Our patient with MDS and the del(5q) cytogenetic abnormality would be classified initially as having lower-risk disease, a categorization applied to approximately 75% of newly diagnosed patients (French-American-British categories of refractory anemia and refractory anemia with ring sideroblasts; World Health Organization categories of refractory anemia, refractory anemia with ring sideroblasts, refractory cytopenia with unilineage or multilineage dysplasia, MDS with del (5q), and MDS unclassified; and IPSS scores < 1.0). Those with the del(5q) lesion comprised 8% to 9% of all new diagnoses.1

Within MDS, data are accumulating that the abnormalities traditionally observed with classic metaphase karyotyping, seen in approximately half of MDS patients and most commonly involving chromosomes 5, 7, 8, and 20, are only the tip of the iceberg of molecular changes in MDS.2 A recent collaboration among the King's College, Cleveland, Johns Hopkins, and Tampa groups examining 430 patients with MDS, MDS/myeloproliferative neoplasm, and acute myeloid leukemia (AML) arising from MDS used single nucleotide polymorphism array technology to identify chromosomal defects not seen with metaphase cytogenetics (Figure 1).3 The diagnostic yield of single nucleotide polymorphism arrays was 30% higher than with classic karyotyping, identifying abnormalities in 74% of patients, compared with 44% (P < .0001). These previously cryptic lesions also predicted for worse prognosis, including in patients with isolated del(5q) abnormalities. In addition, having a TP53 mutation impacted outcome among 37 del(5q) MDS patients treated with lenalidomide, as these patients had a trend toward increased rates of leukemia evolution and were less likely to have a complete cytogenetic response to the drug. At the time this patient was seen, these additional abnormalities were not being assessed.5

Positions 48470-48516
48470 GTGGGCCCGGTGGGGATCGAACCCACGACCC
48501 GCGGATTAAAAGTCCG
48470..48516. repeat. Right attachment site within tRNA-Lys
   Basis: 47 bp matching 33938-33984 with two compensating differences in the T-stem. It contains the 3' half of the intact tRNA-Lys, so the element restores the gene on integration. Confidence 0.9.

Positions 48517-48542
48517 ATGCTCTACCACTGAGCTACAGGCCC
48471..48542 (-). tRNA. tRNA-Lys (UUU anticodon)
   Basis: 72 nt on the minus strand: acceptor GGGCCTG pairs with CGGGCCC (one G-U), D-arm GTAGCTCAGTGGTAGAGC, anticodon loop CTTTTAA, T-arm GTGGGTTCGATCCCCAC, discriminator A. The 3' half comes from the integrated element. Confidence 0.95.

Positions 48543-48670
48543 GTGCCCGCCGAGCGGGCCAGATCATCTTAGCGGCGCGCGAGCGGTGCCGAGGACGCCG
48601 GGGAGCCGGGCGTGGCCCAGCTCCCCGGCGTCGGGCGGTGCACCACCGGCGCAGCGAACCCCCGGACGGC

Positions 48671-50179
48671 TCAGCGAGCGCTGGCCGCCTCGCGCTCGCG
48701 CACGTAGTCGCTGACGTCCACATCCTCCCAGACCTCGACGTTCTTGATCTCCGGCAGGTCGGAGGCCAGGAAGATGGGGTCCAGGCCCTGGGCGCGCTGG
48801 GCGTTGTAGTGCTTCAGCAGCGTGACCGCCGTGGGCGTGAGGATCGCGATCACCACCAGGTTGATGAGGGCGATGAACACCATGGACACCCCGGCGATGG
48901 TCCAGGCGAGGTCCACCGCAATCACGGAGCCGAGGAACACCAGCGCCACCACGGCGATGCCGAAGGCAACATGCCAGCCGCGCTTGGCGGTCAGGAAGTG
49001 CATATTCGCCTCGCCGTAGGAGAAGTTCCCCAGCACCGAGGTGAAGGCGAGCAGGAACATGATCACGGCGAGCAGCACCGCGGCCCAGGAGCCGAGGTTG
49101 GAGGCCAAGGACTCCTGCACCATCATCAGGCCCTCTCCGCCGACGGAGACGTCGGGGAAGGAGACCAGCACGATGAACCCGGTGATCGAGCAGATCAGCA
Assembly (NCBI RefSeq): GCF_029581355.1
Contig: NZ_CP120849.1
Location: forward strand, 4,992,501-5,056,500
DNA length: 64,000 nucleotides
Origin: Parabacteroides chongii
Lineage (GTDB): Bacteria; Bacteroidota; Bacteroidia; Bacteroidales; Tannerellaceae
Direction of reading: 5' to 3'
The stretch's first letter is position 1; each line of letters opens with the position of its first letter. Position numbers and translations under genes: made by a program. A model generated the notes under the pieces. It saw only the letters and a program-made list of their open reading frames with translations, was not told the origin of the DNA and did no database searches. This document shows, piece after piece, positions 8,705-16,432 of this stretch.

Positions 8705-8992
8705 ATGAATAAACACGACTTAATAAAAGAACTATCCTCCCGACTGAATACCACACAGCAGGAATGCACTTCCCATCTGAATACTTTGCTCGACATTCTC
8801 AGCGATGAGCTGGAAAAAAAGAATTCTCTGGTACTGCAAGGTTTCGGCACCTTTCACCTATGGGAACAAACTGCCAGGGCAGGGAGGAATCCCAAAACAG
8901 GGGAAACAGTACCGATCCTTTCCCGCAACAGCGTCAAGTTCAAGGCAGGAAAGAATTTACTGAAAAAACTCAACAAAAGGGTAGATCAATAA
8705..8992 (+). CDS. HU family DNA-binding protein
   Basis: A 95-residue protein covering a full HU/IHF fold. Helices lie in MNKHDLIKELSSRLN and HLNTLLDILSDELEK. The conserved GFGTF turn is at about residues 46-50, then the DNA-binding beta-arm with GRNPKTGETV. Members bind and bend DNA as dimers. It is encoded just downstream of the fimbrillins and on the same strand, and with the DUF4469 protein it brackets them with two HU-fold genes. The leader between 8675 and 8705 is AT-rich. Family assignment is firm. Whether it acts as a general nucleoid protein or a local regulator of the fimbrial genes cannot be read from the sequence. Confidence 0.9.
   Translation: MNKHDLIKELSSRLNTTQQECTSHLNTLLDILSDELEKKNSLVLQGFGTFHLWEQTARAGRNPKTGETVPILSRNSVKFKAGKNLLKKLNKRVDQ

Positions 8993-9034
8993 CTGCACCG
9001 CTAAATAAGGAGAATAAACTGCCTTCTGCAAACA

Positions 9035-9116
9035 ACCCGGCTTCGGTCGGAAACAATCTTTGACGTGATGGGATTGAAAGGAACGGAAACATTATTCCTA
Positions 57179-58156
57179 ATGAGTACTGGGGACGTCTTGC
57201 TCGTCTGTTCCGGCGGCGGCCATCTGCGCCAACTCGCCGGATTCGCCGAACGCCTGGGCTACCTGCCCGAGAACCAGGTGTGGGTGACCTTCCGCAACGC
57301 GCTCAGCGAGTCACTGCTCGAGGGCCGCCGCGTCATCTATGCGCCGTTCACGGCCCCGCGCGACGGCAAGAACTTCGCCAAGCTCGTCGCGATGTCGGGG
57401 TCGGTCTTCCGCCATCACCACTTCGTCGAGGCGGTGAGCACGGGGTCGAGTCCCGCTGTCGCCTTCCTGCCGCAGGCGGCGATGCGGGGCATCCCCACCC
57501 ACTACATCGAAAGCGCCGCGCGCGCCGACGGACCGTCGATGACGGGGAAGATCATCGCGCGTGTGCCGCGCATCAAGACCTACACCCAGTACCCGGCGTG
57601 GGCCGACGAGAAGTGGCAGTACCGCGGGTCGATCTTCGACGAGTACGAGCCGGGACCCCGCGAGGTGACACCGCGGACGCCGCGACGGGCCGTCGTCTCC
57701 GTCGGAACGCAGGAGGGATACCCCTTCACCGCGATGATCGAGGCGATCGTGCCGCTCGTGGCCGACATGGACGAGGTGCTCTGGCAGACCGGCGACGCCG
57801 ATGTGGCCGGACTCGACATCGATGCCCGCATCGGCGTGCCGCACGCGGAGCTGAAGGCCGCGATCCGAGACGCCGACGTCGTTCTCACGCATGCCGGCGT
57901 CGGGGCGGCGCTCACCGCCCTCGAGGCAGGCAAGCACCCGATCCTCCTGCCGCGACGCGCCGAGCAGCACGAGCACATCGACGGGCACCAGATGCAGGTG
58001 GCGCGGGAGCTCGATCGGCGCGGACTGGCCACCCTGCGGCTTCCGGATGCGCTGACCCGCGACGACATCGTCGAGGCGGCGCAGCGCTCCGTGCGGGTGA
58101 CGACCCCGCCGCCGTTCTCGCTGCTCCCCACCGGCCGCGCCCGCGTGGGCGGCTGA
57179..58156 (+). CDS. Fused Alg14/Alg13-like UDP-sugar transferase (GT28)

Figure 1

Single nucleotide polymorphism 6.0 arrays result in a patient with del 5q in the setting of the 5q− syndrome. There is loss of heterozygosity (LOH) and reduction in copy number in the q arm of chromosome 5. These changes represent a deletion in that region of chromosome 5 (blue box). In an attempt to identify the putative genetic defects that causes 5q− syndrome, several investigators defined different commonly deleted regions (CDRs) in chromosome 5. Shown here are the CDRs from Boultwood et al4 and the putative genes of interest.

Patients in lower-risk subgroups have a predicted survival measured in years. Given the indolent disease course, lower-risk MDS patients often have the luxury of delaying treatment until disease-related symptoms, or need for frequent transfusions, outweigh the anticipated side effects of a drug. Hence, the use of erythropoiesis-stimulating agents in this cohort of patients, especially those with low erythropoietin levels as first-line treatment, is entirely appropriate considering the pharmacoeconomic profile of lenalidomide and the attendant adverse event profile compared with that of erythropoiesis-stimulating agents. In our patient's case, given his cytopenias and red blood cell transfusion dependency despite erythropoiesis-stimulating agent use, the time for waiting had passed.